Next up, we have an overnight stop in Dubai. This is a tricky stop. It's really just 12 hours and it's overnight. Should we go into the city and try to see a bit late at night? Should we relax at a beautiful airport hotel? We're struggling because we want to see it all - but we also don't want to be unrealistic. This is one stop that definitely requires a lot of research to facilitate our decisions.
Fortunately, we have a leisurely day at our next stop - Istanbul. This was my least favourite stop from our 2013 trip. I was tired and grouchy. And a less-than-stellar tour certainly didn't help. Thankfully, we were able to salvage the day and a subsequent visit in 2015 made me fall in love. This time, Istanbul was a non-negotiable stop. Among other reasons, I have a list of spices to pick up from the market - and if that isn't a reason to fly thousands of miles, I don't know what is!
Next, it's on to our final stopover. We're flying to Rome and we're going to spend a day or two in the Eternal City before heading to Tuscany. We've been dreaming of an extended visit to Tuscany for a while now, constantly drooling over travel shows that highlight the region's incredible wine, cheese, olive oil, and more. I'm also looking forward to revisiting Rome. On my last visit, I was covered in bed bug bites - not ideal for an enjoyable trip.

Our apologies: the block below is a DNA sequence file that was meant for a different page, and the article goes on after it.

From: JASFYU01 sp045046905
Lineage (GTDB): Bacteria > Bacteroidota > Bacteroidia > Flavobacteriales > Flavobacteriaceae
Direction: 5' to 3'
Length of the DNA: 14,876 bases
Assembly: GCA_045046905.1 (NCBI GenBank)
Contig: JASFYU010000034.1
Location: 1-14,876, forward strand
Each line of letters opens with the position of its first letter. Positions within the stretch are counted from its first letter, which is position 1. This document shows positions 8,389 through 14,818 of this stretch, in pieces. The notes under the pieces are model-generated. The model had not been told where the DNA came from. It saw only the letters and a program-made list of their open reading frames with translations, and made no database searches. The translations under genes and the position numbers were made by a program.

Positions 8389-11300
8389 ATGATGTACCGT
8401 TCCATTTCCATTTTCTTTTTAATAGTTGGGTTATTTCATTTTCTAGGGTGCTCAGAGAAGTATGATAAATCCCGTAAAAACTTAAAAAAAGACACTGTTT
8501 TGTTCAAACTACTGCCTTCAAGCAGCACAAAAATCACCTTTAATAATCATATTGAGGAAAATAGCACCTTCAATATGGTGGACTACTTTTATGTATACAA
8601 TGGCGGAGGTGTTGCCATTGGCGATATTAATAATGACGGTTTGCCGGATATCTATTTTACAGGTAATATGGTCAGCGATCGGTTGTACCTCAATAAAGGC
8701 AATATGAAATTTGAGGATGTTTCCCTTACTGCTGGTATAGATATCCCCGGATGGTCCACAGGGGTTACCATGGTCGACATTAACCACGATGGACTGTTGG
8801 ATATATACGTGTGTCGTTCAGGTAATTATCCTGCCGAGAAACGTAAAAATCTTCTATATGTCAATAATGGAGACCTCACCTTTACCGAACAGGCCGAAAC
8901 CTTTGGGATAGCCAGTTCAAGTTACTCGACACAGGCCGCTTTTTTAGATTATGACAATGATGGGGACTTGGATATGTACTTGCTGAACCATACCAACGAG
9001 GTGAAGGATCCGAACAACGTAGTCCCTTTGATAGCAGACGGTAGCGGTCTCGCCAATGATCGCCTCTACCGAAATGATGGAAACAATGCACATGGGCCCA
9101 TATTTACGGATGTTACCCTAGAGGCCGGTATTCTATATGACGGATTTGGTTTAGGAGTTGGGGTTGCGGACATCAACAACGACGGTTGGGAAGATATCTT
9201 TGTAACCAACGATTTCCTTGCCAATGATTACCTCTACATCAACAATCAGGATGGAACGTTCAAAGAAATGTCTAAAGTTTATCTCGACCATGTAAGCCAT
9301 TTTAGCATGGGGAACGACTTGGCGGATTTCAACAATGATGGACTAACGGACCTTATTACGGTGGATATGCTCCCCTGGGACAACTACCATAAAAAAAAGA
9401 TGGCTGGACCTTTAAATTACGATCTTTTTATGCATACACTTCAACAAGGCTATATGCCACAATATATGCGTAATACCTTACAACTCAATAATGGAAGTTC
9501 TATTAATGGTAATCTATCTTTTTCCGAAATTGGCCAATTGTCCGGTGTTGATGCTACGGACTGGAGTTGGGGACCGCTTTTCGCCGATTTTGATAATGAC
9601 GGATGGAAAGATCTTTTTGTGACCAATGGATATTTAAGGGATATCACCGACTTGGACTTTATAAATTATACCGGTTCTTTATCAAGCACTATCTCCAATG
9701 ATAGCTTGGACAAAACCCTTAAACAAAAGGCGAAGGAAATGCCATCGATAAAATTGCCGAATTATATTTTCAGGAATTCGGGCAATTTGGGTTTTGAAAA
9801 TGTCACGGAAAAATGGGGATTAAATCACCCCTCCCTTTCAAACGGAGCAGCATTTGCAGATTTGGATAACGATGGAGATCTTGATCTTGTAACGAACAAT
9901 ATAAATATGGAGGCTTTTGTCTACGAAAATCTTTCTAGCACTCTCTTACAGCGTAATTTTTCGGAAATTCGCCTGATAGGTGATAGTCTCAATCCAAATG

Last but not least, we're in Zurich for the longest of all layovers. We're here for just under 24 hours. We loved our time in nearby Bern in 2016 and we can't wait to become acquainted with the city and discover cheese, chocolate, history, museums, and more.
Finally, we're on our way home, with just one very short layover in New York standing between us and our bed in Ottawa.
Can you believe that all this cost less than $500 a person? Seriously! The total taxes and fees are just $497 per person.Here's how we did it, building upon the success of our last trip.
What you need to know to book your own Star Alliance round the world rewards trip.
Everyone wants to know exactly how we managed to pull this together - and with such a tiny cost. There's no real secret to it, but there are a lot of tips and tricks that make it all come together.